Is the US Government Efficient? Depends on Which Democrat You Ask

What do you think of federal taxes? Do you pay too much? Too little? More importantly, do you think you are getting value out of what you pay?

I would guess that most people feel that they pay too much in taxes. This belief seems likely given the Pew Research poll published over the weekend showing that only 22% of Americans feel they can trust Washington almost always or most of the time. Tough to pay taxes to a government you don’t trust. The poll also finds that nearly 50% of the population feels that government programs are run inefficiently. But are they right?

Professor Tom Schaller would argue they are not. In a recent article he contends that,

“Dollar for dollar, America offers the most effective and efficient government on the planet, doing so for about 20 cents on the dollar nationally, 28 cents if you include state and local taxes. If you ask a conservative to name a country that provides as many quality services for less, or more and better services for the same price, they can’t name one.”

There are two obvious flaws in Schaller’s logic that undermine his attempt to bait conservatives into an argument. One, the government of the United States is sadly rather unique in today’s world given the proliferation of the European nanny-state. This makes it hard to find any of the comparables he asks for. Hard to name a country that does more with less because that is not the name of the game in European style welfare states who are built around the principle of high taxes and more services.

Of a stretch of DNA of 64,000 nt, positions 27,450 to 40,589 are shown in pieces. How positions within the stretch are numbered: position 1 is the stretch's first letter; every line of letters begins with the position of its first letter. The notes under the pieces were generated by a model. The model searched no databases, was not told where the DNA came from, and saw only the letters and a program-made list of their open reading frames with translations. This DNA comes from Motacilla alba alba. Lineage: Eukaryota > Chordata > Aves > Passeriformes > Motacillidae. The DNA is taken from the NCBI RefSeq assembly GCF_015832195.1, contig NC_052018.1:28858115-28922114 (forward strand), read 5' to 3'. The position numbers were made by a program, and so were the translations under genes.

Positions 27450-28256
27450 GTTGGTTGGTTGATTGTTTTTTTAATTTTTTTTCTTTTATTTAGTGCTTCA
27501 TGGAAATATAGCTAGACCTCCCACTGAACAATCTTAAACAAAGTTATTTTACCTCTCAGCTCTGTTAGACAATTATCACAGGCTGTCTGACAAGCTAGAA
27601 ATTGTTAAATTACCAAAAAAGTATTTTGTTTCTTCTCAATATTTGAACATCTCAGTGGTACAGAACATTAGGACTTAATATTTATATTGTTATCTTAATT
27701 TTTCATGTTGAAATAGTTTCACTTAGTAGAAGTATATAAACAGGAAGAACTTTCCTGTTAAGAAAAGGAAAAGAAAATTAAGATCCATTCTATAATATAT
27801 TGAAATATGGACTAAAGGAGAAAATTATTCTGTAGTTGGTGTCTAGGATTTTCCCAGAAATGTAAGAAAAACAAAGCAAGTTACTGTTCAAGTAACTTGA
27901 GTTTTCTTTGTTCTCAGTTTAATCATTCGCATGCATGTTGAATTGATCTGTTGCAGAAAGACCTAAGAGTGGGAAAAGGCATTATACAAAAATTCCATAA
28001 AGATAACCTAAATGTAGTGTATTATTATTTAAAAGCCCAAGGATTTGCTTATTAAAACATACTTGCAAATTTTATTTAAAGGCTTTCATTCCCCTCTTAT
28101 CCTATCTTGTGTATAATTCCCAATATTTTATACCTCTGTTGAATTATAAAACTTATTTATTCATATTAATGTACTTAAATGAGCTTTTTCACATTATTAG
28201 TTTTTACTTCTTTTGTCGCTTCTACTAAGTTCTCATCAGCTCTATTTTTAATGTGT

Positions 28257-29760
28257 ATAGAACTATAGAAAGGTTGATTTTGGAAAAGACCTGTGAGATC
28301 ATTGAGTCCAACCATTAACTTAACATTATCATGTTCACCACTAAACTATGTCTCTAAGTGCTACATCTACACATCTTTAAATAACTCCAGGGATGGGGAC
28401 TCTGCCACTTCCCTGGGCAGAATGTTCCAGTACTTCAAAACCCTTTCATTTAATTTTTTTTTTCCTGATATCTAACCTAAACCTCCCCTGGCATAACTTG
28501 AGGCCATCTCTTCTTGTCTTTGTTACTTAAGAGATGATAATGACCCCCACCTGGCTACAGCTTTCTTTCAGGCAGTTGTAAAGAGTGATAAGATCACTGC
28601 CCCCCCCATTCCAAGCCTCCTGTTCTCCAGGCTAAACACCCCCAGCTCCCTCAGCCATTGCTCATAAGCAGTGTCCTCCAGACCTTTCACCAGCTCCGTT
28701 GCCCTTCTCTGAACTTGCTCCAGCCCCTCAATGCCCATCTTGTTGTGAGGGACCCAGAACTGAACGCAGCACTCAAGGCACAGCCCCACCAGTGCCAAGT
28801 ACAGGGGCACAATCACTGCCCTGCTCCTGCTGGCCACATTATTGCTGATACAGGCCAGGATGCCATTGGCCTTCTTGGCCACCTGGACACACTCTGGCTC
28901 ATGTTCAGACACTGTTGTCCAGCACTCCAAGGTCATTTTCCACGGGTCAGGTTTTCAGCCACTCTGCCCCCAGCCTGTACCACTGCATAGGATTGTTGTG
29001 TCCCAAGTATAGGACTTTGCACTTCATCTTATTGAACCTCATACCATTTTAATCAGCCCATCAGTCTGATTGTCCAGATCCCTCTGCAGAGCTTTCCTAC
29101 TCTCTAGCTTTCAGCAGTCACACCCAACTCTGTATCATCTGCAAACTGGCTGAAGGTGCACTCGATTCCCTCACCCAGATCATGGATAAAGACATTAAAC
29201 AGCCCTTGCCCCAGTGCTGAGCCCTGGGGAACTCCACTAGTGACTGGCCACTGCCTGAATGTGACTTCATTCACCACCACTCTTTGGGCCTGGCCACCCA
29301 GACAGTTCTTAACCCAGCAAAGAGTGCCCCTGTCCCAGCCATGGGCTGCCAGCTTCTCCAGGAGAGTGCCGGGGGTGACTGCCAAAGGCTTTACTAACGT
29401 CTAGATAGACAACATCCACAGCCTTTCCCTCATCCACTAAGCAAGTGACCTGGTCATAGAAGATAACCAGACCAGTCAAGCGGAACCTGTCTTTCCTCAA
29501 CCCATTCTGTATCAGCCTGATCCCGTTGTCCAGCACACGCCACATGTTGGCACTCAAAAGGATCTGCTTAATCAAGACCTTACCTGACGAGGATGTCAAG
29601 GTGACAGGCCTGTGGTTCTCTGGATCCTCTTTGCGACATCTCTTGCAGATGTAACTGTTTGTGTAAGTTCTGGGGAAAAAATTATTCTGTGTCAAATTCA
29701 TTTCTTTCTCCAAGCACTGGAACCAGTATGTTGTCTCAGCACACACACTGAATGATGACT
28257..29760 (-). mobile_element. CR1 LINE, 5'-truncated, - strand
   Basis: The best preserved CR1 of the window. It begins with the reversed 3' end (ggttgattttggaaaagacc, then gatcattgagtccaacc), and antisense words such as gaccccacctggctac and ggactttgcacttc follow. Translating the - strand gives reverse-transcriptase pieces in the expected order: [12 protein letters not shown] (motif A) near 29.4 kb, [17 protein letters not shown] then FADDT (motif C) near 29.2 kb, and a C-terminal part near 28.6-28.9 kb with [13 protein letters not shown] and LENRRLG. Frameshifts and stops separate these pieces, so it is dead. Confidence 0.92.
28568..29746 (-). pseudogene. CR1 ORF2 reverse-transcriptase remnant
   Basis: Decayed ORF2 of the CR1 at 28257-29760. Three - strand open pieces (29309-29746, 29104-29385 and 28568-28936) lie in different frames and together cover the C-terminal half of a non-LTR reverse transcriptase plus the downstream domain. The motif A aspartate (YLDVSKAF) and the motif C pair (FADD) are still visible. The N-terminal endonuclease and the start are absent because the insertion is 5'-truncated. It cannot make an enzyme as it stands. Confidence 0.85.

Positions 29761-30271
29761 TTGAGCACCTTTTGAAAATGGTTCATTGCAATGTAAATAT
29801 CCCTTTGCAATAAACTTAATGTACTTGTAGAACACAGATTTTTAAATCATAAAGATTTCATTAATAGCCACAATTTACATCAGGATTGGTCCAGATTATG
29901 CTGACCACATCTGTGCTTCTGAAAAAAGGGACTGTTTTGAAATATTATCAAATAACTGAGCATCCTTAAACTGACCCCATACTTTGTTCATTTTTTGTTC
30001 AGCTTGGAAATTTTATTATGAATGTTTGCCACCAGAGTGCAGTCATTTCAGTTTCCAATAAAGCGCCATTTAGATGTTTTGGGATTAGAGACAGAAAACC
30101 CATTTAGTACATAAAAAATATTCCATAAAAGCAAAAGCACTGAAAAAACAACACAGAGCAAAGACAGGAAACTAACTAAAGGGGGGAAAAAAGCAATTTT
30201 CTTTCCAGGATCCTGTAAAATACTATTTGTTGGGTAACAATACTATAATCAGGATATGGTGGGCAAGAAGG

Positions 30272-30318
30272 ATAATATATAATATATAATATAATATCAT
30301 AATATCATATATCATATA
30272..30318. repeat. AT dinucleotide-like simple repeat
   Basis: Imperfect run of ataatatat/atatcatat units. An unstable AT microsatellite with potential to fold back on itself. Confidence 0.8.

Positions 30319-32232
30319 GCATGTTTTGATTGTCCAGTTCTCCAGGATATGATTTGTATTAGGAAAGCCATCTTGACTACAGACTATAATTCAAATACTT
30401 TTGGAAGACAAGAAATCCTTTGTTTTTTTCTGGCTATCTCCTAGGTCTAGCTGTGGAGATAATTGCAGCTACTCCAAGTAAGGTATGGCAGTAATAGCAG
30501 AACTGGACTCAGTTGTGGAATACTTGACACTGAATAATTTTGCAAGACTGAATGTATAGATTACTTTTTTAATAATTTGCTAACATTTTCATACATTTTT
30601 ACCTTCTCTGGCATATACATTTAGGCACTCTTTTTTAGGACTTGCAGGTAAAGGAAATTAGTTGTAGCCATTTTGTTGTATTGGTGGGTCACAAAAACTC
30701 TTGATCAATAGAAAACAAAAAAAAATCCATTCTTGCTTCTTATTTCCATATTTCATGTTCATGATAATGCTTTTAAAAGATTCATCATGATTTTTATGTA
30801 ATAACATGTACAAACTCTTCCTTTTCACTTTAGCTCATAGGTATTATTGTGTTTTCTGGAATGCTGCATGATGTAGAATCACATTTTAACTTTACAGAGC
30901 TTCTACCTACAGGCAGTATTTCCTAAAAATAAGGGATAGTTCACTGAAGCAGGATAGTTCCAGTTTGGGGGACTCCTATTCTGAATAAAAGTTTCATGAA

Second, and more pertinent to the national mood, our huge national debt and operating deficits suggest we are not providing programs efficiently as he suggests. The national debt has reached a staggering $12.8 trillion and 2009s budget deficit was a record $1.4 trillion – figures which Schaller failed to include in his analysis. Eventually this unsustainable spending spree must be dealt with. The two clear paths are either higher taxes or cuts in government programs. Given that this choice is an inexorable part of our future, the efficiency and effectiveness of our tax dollars will wane greatly.

In contrast to Schaller’s argument, that we are getting bang for our tax buck, another liberal strategy has been to extol the virtues of Europe. This argument, exemplified in a recent article by noted political writer Steven Hill, posits that the European style welfare state actually delivers more. In the piece Hill recalls a conversation between a fiscally conservative Senator and a man who lived in Sweden.

“The problem with Americans and their taxes is that we get nothing for them.” He then told the senator about the comprehensive services and benefits that Swedes receive.

“If Americans knew what Swedes receive for their taxes, we would probably riot,” he told the senator. The rest of the ride to the theater district was surprisingly quiet.

Hill goes on to list all the things they receive including health care, affordable child care, retirement pensions, subsidized university educations, job retraining, paid sick leave, ample vacations, etc.